U.S. Military in Post-Conflict Reconstruction & Stabilization
In the last thirty years, the international community has witnessed an exponential rise in conflict with non-state actors against militias and terrorist organizations. This has consequently induced the diaspora of refugees across vast continents, the dislocation of millions of internally displaced people (IDPs) within war zones, the massacre and slavery of civilians, and the unprecedented emergence of epidemics instigated by targeted destruction of humanitarian efforts. The aftermath of conflict presents a window of opportunity for stabilization operations, contingent upon the adaptability of involved humanitarian actors to the degree of security in unpredictable environments.
Without assistance or intervention, countries can collapse into failed states or relapse into conflict, which can exacerbate the magnitude of security and humanitarian fallout in the region. Such disastrous occurrences have not hampered the international response, as the World Bank reported an exponential increase in aid received since 1960.
National and international organizations, religious institutions, and private actors have not been indifferent to the suffering caused by extensive conflict — both inter-and intrastate. Their desire for humanitarian intervention is undermined by the threats they face under violent conditions where they often become targets of the various combatants involved.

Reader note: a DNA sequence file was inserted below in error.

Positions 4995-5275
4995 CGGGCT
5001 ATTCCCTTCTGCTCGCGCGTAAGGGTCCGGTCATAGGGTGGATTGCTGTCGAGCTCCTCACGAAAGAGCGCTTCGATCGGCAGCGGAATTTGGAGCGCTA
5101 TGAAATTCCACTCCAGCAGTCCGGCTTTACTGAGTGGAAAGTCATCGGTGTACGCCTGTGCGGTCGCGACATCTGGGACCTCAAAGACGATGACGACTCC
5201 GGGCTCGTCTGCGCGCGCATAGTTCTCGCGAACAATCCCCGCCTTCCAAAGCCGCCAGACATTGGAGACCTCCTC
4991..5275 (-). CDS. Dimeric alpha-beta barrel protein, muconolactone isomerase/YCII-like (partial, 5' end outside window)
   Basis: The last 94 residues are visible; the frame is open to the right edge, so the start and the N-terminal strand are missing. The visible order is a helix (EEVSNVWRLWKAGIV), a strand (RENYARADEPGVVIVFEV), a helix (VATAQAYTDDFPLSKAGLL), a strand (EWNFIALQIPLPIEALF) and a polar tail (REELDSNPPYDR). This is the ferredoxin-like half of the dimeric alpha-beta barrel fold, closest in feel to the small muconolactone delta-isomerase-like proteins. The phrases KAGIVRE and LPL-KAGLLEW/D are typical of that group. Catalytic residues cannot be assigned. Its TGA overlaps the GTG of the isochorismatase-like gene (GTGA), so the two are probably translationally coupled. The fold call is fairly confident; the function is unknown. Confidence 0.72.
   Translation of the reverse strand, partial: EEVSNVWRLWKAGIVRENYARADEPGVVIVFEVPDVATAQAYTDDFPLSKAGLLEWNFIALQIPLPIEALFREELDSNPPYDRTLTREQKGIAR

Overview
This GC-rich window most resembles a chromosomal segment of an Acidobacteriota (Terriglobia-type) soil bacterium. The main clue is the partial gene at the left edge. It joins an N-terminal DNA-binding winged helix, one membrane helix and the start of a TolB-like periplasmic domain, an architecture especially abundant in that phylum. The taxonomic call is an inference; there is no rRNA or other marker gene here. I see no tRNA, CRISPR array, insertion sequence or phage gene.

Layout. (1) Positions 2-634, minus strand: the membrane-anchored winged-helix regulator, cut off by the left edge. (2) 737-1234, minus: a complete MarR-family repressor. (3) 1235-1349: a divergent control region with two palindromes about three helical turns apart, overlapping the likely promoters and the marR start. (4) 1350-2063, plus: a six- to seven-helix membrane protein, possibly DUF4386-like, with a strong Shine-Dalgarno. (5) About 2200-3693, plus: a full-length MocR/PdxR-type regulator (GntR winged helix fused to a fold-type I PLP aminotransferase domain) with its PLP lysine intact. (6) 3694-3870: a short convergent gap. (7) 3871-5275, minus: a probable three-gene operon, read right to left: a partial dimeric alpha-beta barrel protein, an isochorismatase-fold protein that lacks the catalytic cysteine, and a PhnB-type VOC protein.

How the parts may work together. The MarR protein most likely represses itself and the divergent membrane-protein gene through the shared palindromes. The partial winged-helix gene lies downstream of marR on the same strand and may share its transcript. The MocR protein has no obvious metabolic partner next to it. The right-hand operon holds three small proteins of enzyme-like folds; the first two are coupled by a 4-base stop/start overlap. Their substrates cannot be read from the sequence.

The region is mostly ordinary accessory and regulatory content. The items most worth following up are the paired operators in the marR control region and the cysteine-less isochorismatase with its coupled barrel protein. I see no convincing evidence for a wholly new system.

In effect, attempting to deliver humanitarian assistance in various post-conflict environments often confront humanitarian actors with security challenges that threaten the continuity and stability of their operations. Unsurprisingly, as a short-term fix, stakeholders have lobbied for state or international authorities to provide some measure of stability through military intervention meant to serve as an instrument of transition from conflict suppression to security stabilization and, finally, to post-conflict reconstruction — the foundational components that define nation-building.
Military to the Rescue?
Has the approach to pacifying and reconstructing war zones been effective or justified the expectations of humanitarian aid organizations? The answers to this question are diverse, partial, and contingent. Despite the high cost of conflict and the humanitarian impulse to alleviate human suffering, militaries are generally cautious in humanitarian affairs because of their primary function as protectors in warfare. However, institutional, operational, and logistical capabilities have expanded their breadth of abilities in establishing a secure environment.
One can compose a laundry list of factors that may restrict a military’s humanitarian involvement, but they can be summarized as limitations stemming from a paucity of political, institutional, and ultimately operational control over mission planning, logistics, and implementation — whether the source of disagreement of the mandate is rooted in their own states or supervising international authorities.